Talking about the strength of unions in the voice over business can be a bit like talking about politics and religion at a family gathering. You’re pretty sure a fight could break out but you’re just not sure what’s going to get broken.
In the past 24 hours, news of the day and a film festival I attended brought this issue to the fore.
This item from today’s New York Daily News:
Unions representing film and television actors will negotiate separately with producers in upcoming contract talks after board members of the TV actors union voted Saturday to sever a long-standing agreement between the two guilds.
The vote by the board of the American Federation of Television and Radio Artists came hours before a meeting with the Screen Actors Guild and just three months before the expiration of the contract covering movies and prime-time shows.
Despite a sometimes rocky 27-year relationship the unions had shown recent signs of peace as they prepared for the upcoming talks.
The two groups had hoped at Saturday’s meeting to set a start date for negotiations. Instead of discussing strategies the sides swapped accusations.
I’m all about synergy and combinations of effort to save time and money. A merger between SAG and AFTRA should simply happen for the good of all and no one should be allowed to go home until it’s done. The above makes me think the strength of those unions will take a hit in negotiations because of their dispute. Regardless of the reasons (many of which could be valid on either side) their positions at the bargaining table will be weakened.
At the conclusion of the Buffalo Niagara Film Festival (what, you never heard of it?) there was a great presentation by New York City casting director Judy Henderson. Along with everyone in attendance, I wanted to learn more about the casting business she ran and how I might work with her.
The bottom line is all the work she casts is union. Her markets are New York, Los Angeles and some national commercial work. It’s all union work.
Not knowing yesterday about the SAG-AFTRA tiff, I asked what I prefaced as possibly an impertinent (though that was not the intent of the question). Could she gauge the strengths of the unions based on her current experience? She was unabashedly pro-union (being a member of the new Casting Directors union) and said the unions were strong and necessary. Given the examples she offered and the markets she primarily works in, I fully understood and respected her position.
The reason I asked the question is because in many markets outside New York and LA, my non-union work is skyrocketing. That’s an observation, nothing scientific about it but I keep getting a sense that business owners and some production companies cannot be bothered with the expense and paper trail forced upon them by the unions. Of course, the reasons performing unions were needed in the first place was because wages and conditions companies offered were abysmal. So can there be a happy medium?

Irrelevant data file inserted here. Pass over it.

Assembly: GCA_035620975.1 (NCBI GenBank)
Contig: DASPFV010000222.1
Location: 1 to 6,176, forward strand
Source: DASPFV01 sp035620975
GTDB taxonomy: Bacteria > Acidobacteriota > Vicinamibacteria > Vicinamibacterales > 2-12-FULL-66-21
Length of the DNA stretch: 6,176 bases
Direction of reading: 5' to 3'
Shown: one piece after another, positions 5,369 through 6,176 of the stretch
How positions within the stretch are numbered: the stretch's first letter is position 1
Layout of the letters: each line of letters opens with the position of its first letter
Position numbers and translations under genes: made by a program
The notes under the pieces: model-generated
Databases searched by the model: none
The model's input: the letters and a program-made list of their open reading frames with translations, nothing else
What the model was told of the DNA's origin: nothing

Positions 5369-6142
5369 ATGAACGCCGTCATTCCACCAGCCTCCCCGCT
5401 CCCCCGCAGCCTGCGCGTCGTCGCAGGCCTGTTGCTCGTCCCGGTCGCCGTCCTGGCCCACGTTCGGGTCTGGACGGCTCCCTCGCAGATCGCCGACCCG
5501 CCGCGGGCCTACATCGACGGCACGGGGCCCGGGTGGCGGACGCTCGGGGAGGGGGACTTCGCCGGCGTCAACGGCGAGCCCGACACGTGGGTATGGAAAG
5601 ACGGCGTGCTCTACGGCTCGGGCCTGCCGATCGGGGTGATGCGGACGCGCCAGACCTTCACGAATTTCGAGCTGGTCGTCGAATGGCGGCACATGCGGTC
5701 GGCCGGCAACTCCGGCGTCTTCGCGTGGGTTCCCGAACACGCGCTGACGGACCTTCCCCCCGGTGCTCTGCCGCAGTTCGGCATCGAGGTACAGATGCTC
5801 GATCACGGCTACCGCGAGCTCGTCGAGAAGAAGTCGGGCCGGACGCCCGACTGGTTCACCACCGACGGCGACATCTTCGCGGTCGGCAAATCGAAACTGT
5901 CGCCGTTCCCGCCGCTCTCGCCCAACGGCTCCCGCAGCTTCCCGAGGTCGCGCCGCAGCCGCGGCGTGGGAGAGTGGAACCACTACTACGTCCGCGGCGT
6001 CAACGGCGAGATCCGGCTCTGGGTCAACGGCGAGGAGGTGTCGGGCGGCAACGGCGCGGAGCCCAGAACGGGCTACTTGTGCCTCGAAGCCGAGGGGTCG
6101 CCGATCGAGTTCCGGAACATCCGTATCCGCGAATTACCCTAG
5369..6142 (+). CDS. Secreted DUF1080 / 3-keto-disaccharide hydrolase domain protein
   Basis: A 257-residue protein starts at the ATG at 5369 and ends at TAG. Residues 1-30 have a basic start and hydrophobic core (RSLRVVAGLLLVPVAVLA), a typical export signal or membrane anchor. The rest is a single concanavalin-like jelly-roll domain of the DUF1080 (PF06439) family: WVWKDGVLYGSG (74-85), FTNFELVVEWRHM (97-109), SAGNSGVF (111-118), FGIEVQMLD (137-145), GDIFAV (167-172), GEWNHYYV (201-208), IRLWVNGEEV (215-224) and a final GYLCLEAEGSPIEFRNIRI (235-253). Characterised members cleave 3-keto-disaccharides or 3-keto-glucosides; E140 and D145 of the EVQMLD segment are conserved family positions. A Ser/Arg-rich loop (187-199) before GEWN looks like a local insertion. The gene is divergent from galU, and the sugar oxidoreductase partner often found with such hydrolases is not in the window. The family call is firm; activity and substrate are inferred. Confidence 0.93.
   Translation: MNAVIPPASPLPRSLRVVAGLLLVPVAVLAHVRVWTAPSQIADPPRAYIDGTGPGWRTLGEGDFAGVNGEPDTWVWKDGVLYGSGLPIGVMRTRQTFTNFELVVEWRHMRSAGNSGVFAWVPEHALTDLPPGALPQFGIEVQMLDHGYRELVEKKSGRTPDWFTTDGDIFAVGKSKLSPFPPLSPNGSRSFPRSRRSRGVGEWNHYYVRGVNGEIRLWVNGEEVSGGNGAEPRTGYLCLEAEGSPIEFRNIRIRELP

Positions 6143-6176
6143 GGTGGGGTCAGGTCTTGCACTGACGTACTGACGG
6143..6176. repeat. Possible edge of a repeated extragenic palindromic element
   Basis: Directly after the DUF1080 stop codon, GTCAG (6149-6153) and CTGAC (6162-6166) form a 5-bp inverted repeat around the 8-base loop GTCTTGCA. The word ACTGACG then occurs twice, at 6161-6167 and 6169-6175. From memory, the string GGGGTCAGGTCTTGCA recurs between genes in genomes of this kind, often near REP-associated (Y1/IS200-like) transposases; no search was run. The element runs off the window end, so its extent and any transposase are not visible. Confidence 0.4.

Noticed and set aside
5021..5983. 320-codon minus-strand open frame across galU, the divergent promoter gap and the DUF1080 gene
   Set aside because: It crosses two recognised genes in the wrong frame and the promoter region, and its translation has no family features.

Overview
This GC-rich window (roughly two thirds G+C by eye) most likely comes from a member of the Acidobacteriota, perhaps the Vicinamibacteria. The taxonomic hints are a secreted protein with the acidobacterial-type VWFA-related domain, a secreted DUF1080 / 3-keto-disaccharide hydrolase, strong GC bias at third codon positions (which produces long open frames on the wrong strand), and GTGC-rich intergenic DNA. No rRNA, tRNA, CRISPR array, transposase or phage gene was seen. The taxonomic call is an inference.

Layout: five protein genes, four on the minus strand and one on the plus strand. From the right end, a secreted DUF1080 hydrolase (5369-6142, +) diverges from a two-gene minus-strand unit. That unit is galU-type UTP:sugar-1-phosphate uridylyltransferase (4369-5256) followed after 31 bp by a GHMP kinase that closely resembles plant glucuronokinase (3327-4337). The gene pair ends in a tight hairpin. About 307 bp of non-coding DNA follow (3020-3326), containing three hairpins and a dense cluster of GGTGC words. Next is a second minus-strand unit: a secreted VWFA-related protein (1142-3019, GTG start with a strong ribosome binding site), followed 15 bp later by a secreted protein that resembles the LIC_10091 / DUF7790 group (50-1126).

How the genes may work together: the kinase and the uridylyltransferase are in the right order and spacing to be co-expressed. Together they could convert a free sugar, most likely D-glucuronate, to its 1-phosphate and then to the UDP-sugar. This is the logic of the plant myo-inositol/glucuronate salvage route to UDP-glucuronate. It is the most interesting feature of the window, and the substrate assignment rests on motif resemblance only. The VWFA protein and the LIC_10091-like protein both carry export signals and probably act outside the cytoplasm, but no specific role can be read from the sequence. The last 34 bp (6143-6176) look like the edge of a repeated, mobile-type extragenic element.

I’m really not for one side or the other. You really have only two choicesâ€¦if you’re not in the union at some level, you are non-union. I am non-union. For many performers, a union membership is very valuable. That’s cool. It is strictly a business decisionâ€¦one that on any other day could change for either group.
My choice was made because ultimately it gives me more opportunity to work than union work does. Its also less complicated than tracking the union work and payment rules. Certainly the down side is that there is opportunity in some cases to make much more money as a union performer. But for my business, I can currently, consistently make more money as a non-union voiceover.
Were I based in New York City or Los Angeles, I would likely be a union performer as those are primarily union towns and most of the work they do goes around the country. That said I have done work in both cities as a non-union performer.
What does dishearten me is how the two main performance unions cannot either get along or better yet merge into one stronger union. The politics of it all, the turf battles and what seem to be egos in this battle must certainly be a turnoff for other observers besides me.
I hope it gets worked out amicably for my performing peers.
Whatever your opinions, I look forward to a civil discussion here 🙂
California voice talent Bobbin Beam also writes on her blog about this situation, from the perspective of a union member.